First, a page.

By Kevin Connolly
It took nearly 500 days of political horse-trading for Belgium to welcome in a new coalition government, led by Alexander De Croo. And it’s the second time in 10 years that Belgians have seen that happen.
The deal was done only by excluding the two main Flemish separatist movements N-VA and Vlaams Belang (Flemish Interest) – the top two parties in the May 2019 election.
Their exclusion could increase pressure for the break-up of Belgium’s Dutch-speaking north and French-speaking south. And yet the seeds of doubt were sown from the moment Belgium was born in 1830.
Revolution that started during Brussels opera
When advisers to William I, king of the Union of the Netherlands, were asked to choose an opera to be performed in his honour in the city of Brussels in 1830, they chose badly.
Brussels was then part of the Netherlands, and seething resentfully under a monarch who alienated Dutch-speaking Catholics with his vigorous Protestantism and French-speaking Walloons with his Dutchness .
The opera the courtiers selected was a popular work of the period – La Muette de Portici (Mute girl of Portici) – which tells the story of an uprising in Naples against the rule of the king of Spain.
Rather odd subject matter to celebrate the rule of an unpopular king over a smouldering population.
At a pre-arranged signal during an aria called Sacred Love of Country, the revolutionaries stopped the show, poured into the streets and began a revolution – and with it a long saga of confused identities that persists to this day.
What future now?
That issue of identity threatens to raise questions over the continued existence of the Kingdom of Belgium, now 10 years short of its 200th birthday.
When I asked Peter de Roover, parliamentary leader of the moderate Flemish nationalists of the N-VA, about the story of revolution he wasn’t impressed.
Mr de Roover’s serious point was that the language groups in the joint uprising didn’t have much in common and that has created a strained political relationship which persists to this day.
The immediate focus for his party’s anger now is the fallout from the 2019 parliamentary elections, in which his party came first and the far-right Vlaams Belang movement second, but do not feature in the new government.
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“Sixty per cent of Belgians are Flemish, two thirds of the national wealth is created in Flanders and their majority is not reflected in this government,” he complains. For him it is an anti-democratic outrage.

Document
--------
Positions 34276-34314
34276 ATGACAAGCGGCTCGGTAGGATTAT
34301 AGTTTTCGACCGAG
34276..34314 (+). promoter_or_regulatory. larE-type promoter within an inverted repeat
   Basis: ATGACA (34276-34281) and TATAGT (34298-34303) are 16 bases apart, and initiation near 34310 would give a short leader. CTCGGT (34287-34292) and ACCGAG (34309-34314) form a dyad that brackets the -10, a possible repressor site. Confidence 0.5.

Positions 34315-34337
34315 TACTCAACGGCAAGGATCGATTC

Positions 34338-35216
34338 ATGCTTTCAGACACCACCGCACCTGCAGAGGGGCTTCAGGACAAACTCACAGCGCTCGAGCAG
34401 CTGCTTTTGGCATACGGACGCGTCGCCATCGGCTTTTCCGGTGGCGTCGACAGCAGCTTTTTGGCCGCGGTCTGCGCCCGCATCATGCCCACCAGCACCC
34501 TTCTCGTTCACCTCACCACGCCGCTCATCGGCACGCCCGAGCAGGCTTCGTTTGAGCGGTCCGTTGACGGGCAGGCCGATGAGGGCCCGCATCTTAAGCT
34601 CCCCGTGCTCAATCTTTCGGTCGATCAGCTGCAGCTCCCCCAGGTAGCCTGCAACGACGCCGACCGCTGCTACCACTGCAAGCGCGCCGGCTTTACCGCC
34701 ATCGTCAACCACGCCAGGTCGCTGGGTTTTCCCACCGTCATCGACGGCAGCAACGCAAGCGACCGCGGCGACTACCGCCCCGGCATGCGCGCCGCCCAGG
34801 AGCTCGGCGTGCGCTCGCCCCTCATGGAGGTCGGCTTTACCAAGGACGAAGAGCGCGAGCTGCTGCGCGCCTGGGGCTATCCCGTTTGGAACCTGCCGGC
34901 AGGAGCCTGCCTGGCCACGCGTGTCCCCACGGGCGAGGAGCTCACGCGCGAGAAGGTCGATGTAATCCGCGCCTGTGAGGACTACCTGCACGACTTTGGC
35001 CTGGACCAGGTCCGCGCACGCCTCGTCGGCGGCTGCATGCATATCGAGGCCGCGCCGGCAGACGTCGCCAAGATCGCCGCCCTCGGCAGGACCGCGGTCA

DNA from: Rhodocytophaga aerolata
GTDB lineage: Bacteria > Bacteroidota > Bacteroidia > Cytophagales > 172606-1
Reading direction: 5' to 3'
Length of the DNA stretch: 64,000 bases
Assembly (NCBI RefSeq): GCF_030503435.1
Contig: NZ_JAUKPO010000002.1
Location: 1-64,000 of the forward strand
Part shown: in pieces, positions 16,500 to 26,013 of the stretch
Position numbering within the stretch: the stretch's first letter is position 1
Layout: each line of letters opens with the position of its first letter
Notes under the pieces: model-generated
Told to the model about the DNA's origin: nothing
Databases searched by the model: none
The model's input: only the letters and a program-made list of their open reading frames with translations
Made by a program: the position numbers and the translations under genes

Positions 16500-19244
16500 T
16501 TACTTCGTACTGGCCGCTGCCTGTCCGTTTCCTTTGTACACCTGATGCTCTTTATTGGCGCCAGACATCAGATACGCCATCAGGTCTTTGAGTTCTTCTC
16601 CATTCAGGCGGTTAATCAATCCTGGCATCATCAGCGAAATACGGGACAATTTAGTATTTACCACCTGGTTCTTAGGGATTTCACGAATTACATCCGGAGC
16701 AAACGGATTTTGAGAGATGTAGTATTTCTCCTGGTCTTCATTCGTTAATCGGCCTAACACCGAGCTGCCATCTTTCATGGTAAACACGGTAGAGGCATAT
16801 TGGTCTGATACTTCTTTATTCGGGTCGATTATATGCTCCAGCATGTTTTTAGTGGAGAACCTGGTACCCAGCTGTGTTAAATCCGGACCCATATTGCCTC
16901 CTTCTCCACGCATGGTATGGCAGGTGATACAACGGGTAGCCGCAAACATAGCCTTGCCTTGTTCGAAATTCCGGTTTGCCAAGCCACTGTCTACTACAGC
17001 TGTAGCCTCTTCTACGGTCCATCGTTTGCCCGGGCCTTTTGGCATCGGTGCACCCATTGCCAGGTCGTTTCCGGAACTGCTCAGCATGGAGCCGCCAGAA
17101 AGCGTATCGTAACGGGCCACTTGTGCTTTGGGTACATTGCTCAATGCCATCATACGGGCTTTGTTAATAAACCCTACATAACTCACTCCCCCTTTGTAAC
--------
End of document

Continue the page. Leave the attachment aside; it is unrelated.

Is there a future for Belgium?
The new government to which Mr de Roover objects is a seven-party coalition which includes Greens, Socialists and Liberals in a marriage of convenience with Flemish Christian Democrats.
To the protesters I met at a Vlaams Belang rally on the outskirts of Brussels the months of negotiations provided evidence that the Belgian state has simply run its course.
Kelly, a middle-aged man who’d travelled a long way to be there, put it like this: “It’s better for Flanders to be independent, because in Flanders the right is winning and in the (French-speaking) south it’s the left.”
When I asked him how long he thought Belgium would exist he said simply: “As long as the politicians don’t listen to the people.”
Peter de Roover, for example, could imagine a future in which it remained as a kind of umbrella identity over two essentially independent states of Flanders and Wallonia. There could be a federal army, he suggested, but not a federal police force.
Bridges between Belgium’s communities
There’s certainly a degree of pride in Belgium’s national football team, the Red Devils, although several Dutch-speakers we met said they were drawn to supporting the Netherlands team instead.
There are some bridges between the two biggest communities. There’s a national broadcasting system, although it offers entirely separate services to all three language groups, Dutch, French and German.
Joyce Azar – a committed Belgian – has the task of appearing on both Flemish VRT and French RTBF, and tells her French-speaking audience what’s making the news in Flanders.
The general news agendas of Flanders and Wallonia are also entirely different. When the great French-speaking singer Annie Cordy died recently it was headline news for French-speakers and barely a footnote in Flanders.
Joyce Azar points to unifying factors like the national football team and the king, but you do get the feeling she’s operating a kind of one-woman air bridge across a widening gap.
‘The question is real’
She can see the political dangers that lie ahead.
“There’ll be new elections in 2024,” she told the BBC. “There could be a bad outcome for Belgium if parties calling for Flemish independence win a majority – they could demand the independence of Flanders. More and more the question is real.”
It might seem extraordinary that in stable, prosperous Western Europe, a real question mark hangs over the future existence of a democratic state.
But consider the fate of the opera La Muette de Portici, which fell victim to changing tastes and times and has more or less ended up in the dustbin of history.
Who is to say that the country whose revolution it once inspired will not itself one day follow suit?